Coalition and Lawmakers Call on Governor, Legislature to Close Corporate Tax Loopholes
Level Playing Field for Small Business and Restore Public Services
ALBANY, NY (01/30/2013)(readMedia)-- A coalition of community, labor, faith, student and Occupy organizations are joining forces on a campaign to bring fairness and transparency to New York's corporate tax system, ending costly loopholes that cost taxpayers and businesses dearly.
The organizations -- who have successfully worked together on the "Millionaires Tax" and personal income tax reform -- are calling on Governor Cuomo and the Legislature to close a series of specific unfair corporate tax loopholes, raising nearly $1billion for this year's state budget and leveling the playing field between large out-of-state multinational corporations and New York based small and medium-sized businesses.
More revenue could help New York create jobs, create a fairer environment for small business, prevent more budget cuts to state and local public services and the social safety net and even allow for restorations of some past funding cuts.
The groups applauded Cuomo for beginning the work of closing corporate tax loopholes in his 2013-14 state budget proposal -- but insist that New York can and should do more.
Public Employees Federation President Susan M. Kent said, "The governor's proposed budget calls for a continued reduction in corporate taxes, while at the same time calls for a continued freeze on all state agency budgets. Where is the "shared sacrifice" in that? A fair budget would also freeze tax breaks for big businesses and close corporate tax loopholes so corporations pay their fair share of State revenue".
"For too long, corporations have exploited loopholes to avoid paying their fair share of taxes, and the result has been less revenue to support stronger public schools and colleges for all New York students," said NYSUT Executive President Andrew Pallotta. "It's time to correct this imbalance by demanding an end to loopholes that benefit big corporations at the expense of our schools and the property taxpayers who support them."
The coalition has long supported a proposal by Assemblyman James Brennan to strengthen the Alternate Minimum Tax in NYS that has been eroded over the past few decades.
"The corporate alternative minimum tax has dropped from 5% to 1.5% over the past twenty years. My office estimates that our bill to raise the corporate minimum tax back to 3.5% would yield $300 million in revenues," stated Assembly Member James Brennan.
"New York's Corporate Alternate minimum tax was established in 1987 to insure that large profitable corporations paid at least something in state income taxes," said Frank Mauro, Executive Director of the Fiscal Policy Institute. "In 1994 the State began to add loopholes to the AMT, it is absolutely essential that the state restore the integrity of the safety net on the tax system."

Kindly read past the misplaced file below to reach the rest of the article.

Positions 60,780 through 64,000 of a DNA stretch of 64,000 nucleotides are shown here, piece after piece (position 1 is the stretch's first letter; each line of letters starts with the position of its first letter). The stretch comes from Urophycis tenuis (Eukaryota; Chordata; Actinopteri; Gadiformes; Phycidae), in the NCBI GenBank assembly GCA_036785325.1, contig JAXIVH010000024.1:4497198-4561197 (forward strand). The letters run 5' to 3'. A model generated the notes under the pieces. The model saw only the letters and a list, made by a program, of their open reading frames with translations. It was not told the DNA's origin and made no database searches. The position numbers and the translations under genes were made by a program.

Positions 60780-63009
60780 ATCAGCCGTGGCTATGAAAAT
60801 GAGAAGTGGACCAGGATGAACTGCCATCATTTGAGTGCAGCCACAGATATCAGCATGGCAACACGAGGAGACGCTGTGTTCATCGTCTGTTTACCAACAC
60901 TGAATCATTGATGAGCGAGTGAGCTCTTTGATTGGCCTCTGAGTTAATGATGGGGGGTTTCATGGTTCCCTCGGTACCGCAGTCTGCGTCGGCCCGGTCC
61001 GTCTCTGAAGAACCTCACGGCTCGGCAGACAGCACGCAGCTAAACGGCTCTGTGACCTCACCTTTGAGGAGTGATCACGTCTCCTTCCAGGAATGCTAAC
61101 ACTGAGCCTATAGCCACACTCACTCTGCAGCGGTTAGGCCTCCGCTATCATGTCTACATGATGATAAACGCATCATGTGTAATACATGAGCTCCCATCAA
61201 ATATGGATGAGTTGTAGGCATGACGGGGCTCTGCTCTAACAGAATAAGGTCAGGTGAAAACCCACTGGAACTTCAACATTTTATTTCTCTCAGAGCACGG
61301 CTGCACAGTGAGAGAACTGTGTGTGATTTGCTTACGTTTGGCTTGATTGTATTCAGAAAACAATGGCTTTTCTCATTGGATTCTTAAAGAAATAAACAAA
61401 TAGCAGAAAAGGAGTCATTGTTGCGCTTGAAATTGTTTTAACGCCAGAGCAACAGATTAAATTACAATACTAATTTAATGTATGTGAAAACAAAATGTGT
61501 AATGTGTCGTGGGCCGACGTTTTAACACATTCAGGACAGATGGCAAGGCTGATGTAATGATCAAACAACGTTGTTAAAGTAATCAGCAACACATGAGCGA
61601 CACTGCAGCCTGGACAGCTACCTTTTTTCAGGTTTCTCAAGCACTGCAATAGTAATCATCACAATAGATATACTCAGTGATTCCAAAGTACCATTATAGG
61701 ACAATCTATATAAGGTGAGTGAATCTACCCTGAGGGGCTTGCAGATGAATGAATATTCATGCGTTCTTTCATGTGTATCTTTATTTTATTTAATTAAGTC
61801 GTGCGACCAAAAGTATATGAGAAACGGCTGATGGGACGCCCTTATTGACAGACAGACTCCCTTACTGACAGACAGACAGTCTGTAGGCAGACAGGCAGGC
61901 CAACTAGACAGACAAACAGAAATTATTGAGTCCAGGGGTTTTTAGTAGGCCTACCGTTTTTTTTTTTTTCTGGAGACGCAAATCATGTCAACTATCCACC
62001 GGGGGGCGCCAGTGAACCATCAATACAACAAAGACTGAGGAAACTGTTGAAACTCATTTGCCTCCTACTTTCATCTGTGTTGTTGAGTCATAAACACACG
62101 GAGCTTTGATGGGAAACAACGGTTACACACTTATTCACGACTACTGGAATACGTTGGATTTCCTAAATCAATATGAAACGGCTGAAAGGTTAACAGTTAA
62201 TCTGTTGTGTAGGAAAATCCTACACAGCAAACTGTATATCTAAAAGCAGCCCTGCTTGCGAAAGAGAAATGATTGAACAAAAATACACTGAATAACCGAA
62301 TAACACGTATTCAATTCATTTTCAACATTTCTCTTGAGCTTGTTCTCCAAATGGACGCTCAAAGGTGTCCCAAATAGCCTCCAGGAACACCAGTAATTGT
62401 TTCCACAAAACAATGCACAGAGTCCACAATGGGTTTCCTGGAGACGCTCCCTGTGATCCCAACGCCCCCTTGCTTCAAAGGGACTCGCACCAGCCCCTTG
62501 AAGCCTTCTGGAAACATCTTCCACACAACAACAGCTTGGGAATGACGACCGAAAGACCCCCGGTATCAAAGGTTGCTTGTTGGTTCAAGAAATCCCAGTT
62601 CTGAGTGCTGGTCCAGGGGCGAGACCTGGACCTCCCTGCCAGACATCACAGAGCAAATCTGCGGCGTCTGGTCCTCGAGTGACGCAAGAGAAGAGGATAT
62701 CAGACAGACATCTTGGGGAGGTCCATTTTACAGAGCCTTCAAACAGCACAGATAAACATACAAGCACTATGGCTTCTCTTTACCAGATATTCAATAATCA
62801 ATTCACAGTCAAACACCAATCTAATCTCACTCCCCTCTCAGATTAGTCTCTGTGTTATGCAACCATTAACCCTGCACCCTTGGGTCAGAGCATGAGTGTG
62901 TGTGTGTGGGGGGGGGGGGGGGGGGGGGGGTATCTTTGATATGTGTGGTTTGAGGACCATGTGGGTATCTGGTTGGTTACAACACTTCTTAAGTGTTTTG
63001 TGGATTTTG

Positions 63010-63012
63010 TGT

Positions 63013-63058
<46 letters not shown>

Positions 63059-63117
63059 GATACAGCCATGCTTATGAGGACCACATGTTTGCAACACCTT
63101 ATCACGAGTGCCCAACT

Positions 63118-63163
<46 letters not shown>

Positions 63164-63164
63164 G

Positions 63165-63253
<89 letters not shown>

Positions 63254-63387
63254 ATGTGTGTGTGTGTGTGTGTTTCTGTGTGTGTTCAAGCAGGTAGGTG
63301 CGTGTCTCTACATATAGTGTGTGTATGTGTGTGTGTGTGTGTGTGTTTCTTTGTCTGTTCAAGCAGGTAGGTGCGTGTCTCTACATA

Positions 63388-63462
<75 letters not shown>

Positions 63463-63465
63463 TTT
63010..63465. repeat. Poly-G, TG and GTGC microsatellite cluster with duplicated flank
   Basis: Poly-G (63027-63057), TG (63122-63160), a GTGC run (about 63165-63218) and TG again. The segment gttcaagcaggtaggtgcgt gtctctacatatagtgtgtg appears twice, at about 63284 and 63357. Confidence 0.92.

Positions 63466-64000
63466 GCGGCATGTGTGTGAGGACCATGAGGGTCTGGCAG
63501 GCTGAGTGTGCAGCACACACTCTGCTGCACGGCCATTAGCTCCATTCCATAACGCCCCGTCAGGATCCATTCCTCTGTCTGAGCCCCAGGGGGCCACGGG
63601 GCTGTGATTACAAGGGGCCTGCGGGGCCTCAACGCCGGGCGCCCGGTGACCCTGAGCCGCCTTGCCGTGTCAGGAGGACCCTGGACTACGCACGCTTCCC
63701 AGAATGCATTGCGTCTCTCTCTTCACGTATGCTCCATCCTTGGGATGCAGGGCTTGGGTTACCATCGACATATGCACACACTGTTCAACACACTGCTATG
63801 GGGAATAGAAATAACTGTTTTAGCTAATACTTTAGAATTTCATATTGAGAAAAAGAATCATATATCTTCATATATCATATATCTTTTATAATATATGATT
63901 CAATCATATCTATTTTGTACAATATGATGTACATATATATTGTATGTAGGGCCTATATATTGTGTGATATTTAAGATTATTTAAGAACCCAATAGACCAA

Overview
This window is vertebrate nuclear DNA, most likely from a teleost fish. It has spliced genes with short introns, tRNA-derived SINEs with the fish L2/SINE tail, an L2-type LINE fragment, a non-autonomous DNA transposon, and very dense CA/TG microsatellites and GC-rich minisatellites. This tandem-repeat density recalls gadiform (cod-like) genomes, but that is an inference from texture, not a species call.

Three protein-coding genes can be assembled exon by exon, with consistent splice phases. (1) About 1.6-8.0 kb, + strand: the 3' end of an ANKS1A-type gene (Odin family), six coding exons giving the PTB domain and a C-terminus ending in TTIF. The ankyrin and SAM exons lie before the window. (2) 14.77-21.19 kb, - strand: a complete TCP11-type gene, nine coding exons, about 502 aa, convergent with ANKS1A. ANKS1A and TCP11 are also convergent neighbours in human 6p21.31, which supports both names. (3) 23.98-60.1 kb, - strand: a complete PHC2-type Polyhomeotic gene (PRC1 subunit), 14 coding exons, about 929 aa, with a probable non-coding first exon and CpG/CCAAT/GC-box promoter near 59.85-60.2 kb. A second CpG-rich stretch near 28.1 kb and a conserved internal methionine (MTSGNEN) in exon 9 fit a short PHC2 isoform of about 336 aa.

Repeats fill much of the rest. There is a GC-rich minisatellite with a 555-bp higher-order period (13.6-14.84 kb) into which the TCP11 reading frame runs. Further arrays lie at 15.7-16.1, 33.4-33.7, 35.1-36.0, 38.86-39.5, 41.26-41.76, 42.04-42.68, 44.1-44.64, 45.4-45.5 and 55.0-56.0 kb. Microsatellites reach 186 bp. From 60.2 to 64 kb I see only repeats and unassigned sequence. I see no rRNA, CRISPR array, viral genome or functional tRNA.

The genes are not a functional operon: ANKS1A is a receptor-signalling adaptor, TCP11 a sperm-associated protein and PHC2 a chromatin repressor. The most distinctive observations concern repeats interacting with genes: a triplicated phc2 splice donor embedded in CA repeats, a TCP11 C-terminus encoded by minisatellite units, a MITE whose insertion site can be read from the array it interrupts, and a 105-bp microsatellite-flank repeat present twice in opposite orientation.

"New York now requires stringent standards for our education system. We have mandated evaluations of teacher performance and have schools enter into Contracts for Excellence to supposedly increase their effectiveness and accountability. We must apply the same litmus test to business subsidies in New York State. We cannot continue to give billions in state subsidies to highly profitable businesses that are not creating jobs and shipping jobs overseas. It simply makes no sense and is not a responsible use of taxpayer dollars," said Assembly Member Barbara Lifton.
"Corporate tax loopholes are a microcosm of what is wrong with our economic and political systems. They reflect a process whereby corporations are able to translate economic wealth into political influence in order to carve out self-serving exceptions into the law, which in turn, allow them to accumulate even greater wealth and political influence. It is a profoundly undemocratic and troubling cycle that Occupy Albany opposes and is happy to join with allies to challenge," said Colin J. Donnaruma of Occupy Albany.
"The Governor's budget begins to tackle some of the glaring holes in our state's corporate tax structure and is a step in the right direction. We support the Governor in his quest to make the tax system fairer for everyone," said Ron Deutsch, Executive Director of New Yorkers for Fiscal Fairness. "However, we firmly believe that many highly profitable companies have been avoiding taxation in New York State for far too long and it must end."
"We can raise nearly a billion dollars simply by closing corporate loopholes that most New Yorkers would want closed – if they knew about them," said Michael Kink, Executive Director of the Strong Economy For All Coalition. "This campaign will show how state laws give tax breaks to companies that outsource jobs, favor big business over small business, and let profitable corporations pay no taxes – and how we can change that now."
"While big money corporate executives continue to take advantage of tax loopholes so they can fatten their wallets, our communities are left to suffer the consequences: cuts to classrooms, programs, and services we rely on every day," said Mark Emanatian, Capital District Organizer for Citizen Action of New York. "It's time to close these corporate tax loopholes and pass publicly financed Fair Elections so that our elected officials don't allow CEO campaign contributors to get away with these sweetheart deals ever again.
The Coalition is proposing specific reforms in a number of areas including:
• No Tax Subsidies for Companies that Outsource Jobs
• No Free Lunch for Big Multi-State & Multinational Corporations
• Tax Breaks for Creating Jobs - Not for Eliminating Them
• Press "Pause" on Tax Cuts and Impose Gap Elimination Adjustments for Corporate Tax Breaks
• Tax Fairness for Romney-Style Investors